Diners piling their leftovers into to-go boxes isn't an unusual sight at a Los Angeles sushi bar, but for the last few years, some of those leftover slices of raw fish wound up in the most unexpected of settings: UCLA classrooms. Over the course of four years, undergraduate students taking a course called Introduction to Marine Science took nearly 400 pieces of sushi from 26 LA sushi restaurants back to the lab. Their goal? To see if the fish they were being sold was truly the fish they were being served.
Fraud in seafood has become an area of concern not just for consumers who want to know what they're eating, but also for conservation biologists, who are concerned about the health and sustainability of global fisheries. Even when mislabeling doesn't threaten human health – as it might when people inadvertently consume oilfish or escolar, which can lead to oily orange diarrhea, or when one kind of tuna is replaced with another, which can result in higher mercury levels – it can threaten the health of fish populations.
For example, albacore tuna is often replaced with bigeye tuna, which is not only a different species, but is also of higher conservation concern. (To confuse things even further, both the "vulnerable" bigeye tuna and the "near threatened" yellowfin tuna are commonly called "ahi," and any of the above can be and sometimes are sold as simply "tuna.") For even the most conscientious of sustainable seafood diners, seafood labeling is tricky business.
As identifying fish species by its DNA has become easier and cheaper, researchers have increasingly turned to a method called DNA barcoding to assess the severity and pervasiveness of seafood mislabeling. By comparing small stretches of DNA extracted from their fish to a database compiled from known species, the UCLA undergraduates and their teachers identified the species that once rested atop clumps of rice in their to-go boxes.
The students focused on nine fish in particular: albacore, yellowfin, bigeye, and bluefin tuna, along with red snapper, yellowtail, halibut, mackerel, and salmon. In addition, they sampled fish generically sold as "tuna," which could have included any number of critters. The students also analyzed the DNA in fresh fish filets from premium grocery stores.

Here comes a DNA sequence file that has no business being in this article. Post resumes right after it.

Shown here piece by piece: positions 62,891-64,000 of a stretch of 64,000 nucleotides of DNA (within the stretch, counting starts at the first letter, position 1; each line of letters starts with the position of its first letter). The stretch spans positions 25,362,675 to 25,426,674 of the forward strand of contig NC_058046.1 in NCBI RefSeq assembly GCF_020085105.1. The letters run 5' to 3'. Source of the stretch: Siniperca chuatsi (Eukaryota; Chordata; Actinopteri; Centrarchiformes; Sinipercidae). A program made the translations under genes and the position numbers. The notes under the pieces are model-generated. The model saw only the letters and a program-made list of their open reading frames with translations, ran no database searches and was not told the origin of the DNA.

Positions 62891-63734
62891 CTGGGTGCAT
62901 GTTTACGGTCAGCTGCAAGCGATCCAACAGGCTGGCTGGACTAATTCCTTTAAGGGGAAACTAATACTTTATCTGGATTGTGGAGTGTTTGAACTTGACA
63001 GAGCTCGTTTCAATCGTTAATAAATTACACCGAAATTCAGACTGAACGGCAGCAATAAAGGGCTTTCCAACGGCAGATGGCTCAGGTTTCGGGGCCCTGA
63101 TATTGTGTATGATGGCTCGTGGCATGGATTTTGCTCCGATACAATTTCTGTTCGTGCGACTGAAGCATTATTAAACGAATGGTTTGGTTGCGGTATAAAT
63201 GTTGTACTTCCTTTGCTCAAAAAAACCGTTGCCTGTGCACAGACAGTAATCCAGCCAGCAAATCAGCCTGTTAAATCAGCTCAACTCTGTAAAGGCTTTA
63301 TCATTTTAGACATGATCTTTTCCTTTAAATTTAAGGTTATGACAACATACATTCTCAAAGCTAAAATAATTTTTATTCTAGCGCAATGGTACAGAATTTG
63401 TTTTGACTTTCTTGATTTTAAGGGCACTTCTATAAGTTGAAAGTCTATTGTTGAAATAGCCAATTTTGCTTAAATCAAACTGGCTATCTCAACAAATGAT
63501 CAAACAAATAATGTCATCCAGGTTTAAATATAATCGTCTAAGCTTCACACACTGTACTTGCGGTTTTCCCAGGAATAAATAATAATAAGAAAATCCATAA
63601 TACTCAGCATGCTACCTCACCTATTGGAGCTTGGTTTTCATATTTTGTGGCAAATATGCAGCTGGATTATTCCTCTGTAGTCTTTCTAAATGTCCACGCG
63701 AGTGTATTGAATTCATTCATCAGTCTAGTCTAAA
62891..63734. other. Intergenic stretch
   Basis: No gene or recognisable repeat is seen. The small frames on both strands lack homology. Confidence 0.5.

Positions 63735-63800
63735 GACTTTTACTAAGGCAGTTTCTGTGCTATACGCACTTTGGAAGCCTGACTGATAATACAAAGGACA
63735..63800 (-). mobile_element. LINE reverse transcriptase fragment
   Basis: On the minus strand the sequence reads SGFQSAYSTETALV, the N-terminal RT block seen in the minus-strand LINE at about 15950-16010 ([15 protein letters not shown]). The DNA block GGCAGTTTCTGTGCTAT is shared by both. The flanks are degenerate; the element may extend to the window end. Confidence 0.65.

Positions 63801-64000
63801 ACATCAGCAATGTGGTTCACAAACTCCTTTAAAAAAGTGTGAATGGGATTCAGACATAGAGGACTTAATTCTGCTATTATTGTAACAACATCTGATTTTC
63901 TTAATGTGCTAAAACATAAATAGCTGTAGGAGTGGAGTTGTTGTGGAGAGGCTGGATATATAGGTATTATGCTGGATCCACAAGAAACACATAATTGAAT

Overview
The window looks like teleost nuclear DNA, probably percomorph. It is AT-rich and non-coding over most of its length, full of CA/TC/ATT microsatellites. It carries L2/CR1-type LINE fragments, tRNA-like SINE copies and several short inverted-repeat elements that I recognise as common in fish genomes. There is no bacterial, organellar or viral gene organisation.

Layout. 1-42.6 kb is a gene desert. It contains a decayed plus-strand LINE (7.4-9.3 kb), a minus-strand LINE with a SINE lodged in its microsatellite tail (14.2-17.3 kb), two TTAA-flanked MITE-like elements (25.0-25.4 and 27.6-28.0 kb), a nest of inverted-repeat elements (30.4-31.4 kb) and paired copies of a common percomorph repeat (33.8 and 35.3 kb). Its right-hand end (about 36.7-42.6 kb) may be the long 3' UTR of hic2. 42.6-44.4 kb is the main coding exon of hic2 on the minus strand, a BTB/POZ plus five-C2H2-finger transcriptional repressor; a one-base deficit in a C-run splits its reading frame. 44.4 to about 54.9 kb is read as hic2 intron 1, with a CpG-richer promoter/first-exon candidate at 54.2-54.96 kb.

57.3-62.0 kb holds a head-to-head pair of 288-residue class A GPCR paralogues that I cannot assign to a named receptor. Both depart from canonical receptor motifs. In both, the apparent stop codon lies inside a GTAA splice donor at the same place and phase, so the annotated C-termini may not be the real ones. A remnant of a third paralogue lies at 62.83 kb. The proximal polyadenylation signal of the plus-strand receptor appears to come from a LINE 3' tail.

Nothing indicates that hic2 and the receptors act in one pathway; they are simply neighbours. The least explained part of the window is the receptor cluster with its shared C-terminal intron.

"We're not the first ones to use DNA barcoding to look at seafood," says UCLA biology instructor Demian A. Willette, "but [most of] the other papers only looked at one year." By repeating the study four years in a row, Willette and his students were in the unique position to see whether the same restaurants sold mislabeled fish year after year, or whether mislabeling could be thought of as a series of one-time mistakes. "We were surprised to see that [mislabeling] sits between 40 and 50 percent, with the average being 47 percent each year," he said.
In other words, nearly half of all the fish slices they tested proved fraudulent, and every single restaurant they attended – by Willette's estimation, perhaps representing 10 percent of all LA sushi bars – had at least one case of mislabeling. And grocers were also culpable, though at a slightly lower rate of 42 percent. The study was published in the journal Conservation Biology.
But some fish were more often mislabeled than others. Red snapper, halibut, yellowfin tuna, and yellowtail were the most fraudulent, while salmon, albacore tuna, and bluefin tuna were only rarely mislabeled.
The conservation implications of that mislabeling are a mixed bag. While some fish are replaced with species that are of greater conservation concern, as with the tuna scenario described above, a 2016 analysis found that in most cases, mislabeling actually causes people to eat more sustainably. Willette and his students found that "vulnerable" red snapper was often replaced in Los Angeles with sea bream, for instance, which is classified as a species of "least concern."
And while seafood mislabeling is, the researchers write, "an egregious offense," this kind of sustainability information could allow conservationists to prioritize their efforts, given limited resources. In that way, conservationists could more aggressively pursue the issues related to tuna while setting red snapper aside, at least at first.
If the mislabeling is a supply problem, restaurants should be considered victims rather than perpetrators.
That seafood is routinely mislabeled isn't exactly news, but Willette hopes that by illustrating the extent of the problem and highlighting the menu items that are more likely to be problematic, sushi aficionados might become savvier diners. "Telling the consumer what to eat is not my place, [but] if informed, I think the consumer can make the right choice," he says. "The consumer is very powerful. It's a lot of money, and that can have an impact." Indeed, the global fish trade is worth some $135 billion, with between a fifth and a third of the global fish supply imported to the United States.
It may be a while yet before people will think of "Patagonian toothfish" as palatable, even though it’s routinely sold as "Chilean sea bass," so the influence of marketing on seafood labeling is not likely to diminish any time soon. Still, there's a critical difference between assigning a palatable moniker to an awkwardly named species, and serving one species when you've advertised something else entirely.
While consumer advocates, conservationists, fisheries, and the restaurant industry work to sort it all out, Willette cautions not to be too hard on the restaurants themselves; he argues that they should be considered victims rather than perpetrators. "Since every restaurant had at least one case, this could be a more systemic problem. This could be happening earlier in the supply chain," he adds, rather than a handful of restaurants independently trying to pull one over on their customers.